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Book Review: Incendiary by Zoraida Córdova (eARC)

Incendiary by Zoraida Córdova

Genre: Young Adult, Fantasy

Publishing Info: eARC from Hodder & Stoughton

Pages: 464

Star Rating: 3/5

Back Cover Summary:

An epic tale of revenge and redemption in a world where a memory thief must fight against terrifying monarchs bent on the destruction of her people.

When the royal family of Puerto Leones sets out to destroy magic through a grand and terrible inquisition, spy and memory-thief Renata seeks to kill the prince, leader of the King’s Justice, who plans to use a terrible new weapon to wipe out the magic of the Moria…

For fans who enjoyed the ferocity of Ember in the Ashes, INCENDIARY explores the double-edged sword of memory and the triumph of hope and love in the midst of fear and oppression.

Thank you so much to Hodder & Stoughton and NetGallery for the eARC of this book in exchange for an honest review.

Incendiary is set in a fantasy world inspired by Inquisition-era Spain. The concept of having a character who can steal memories intrigued me. But while the world and concept were interesting, this book was in some ways disappointing.

The opening few chapters grabbed my attention, but there was a lot of new information for the reader, some of which could have been explained better. I did feel a bit lost at times with all the new words and concepts. It was never really explained why Ren is occasionally referred to as an Incendiary, and since that’s the title of the book, it’s a shame that doesn’t come across. I like that we were thrown right into the story, but that did mean I found it a bit difficult to get my head around the magic system. There is a lot of exposition which makes the pacing drag. The first section of the book is very exciting and the last section is also very gripping, but the middle was quite slow and didn’t keep me hooked.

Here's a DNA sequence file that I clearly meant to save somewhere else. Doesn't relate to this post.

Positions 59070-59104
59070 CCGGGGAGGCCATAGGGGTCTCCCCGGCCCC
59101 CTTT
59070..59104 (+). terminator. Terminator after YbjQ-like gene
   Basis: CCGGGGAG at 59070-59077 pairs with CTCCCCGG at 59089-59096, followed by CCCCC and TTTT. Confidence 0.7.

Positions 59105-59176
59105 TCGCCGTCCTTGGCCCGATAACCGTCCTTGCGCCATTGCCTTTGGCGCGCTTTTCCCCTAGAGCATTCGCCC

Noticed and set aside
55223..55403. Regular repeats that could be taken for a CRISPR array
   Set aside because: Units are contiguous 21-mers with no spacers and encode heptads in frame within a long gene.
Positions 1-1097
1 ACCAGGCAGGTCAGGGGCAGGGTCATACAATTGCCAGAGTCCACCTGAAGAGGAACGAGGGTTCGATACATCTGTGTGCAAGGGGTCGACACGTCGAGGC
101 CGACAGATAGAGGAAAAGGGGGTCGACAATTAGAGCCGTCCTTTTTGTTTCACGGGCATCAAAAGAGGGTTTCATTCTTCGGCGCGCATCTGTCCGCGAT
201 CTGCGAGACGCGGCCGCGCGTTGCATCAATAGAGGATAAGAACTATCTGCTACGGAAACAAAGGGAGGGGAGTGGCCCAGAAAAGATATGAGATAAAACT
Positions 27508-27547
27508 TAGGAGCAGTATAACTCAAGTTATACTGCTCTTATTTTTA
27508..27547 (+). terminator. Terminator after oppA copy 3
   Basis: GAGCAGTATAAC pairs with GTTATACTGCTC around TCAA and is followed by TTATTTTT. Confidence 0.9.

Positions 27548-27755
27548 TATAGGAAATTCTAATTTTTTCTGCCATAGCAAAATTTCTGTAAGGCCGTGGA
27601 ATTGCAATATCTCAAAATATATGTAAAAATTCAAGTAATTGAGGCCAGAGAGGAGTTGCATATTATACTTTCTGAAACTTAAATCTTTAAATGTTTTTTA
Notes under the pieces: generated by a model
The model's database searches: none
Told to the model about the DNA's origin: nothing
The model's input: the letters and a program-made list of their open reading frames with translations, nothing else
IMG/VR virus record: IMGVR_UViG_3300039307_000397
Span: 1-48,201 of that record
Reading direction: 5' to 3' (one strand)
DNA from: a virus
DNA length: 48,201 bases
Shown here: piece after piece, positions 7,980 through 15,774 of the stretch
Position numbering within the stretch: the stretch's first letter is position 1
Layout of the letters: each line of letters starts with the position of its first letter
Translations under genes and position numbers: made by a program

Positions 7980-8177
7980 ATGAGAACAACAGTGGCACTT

Ren is a good protagonist. While she’s shunned by society because of her magic, she’s also looked upon with mistrust by the Moria because her magic is rare and seen as dangerous. She has the ability to steal people’s memories, and if she steals too many she can leave a person as a Hollow. This creates some great conflict, as Ren doesn’t really fit in anywhere, and it also means she has a lot of internal conflict which is what drives a lot of the story. However, many of the reveals come from memories Ren has stolen. While she is an active rather than passive character, she doesn’t do much to work things out for herself at times, the reveals for the reader are kind of handed to her.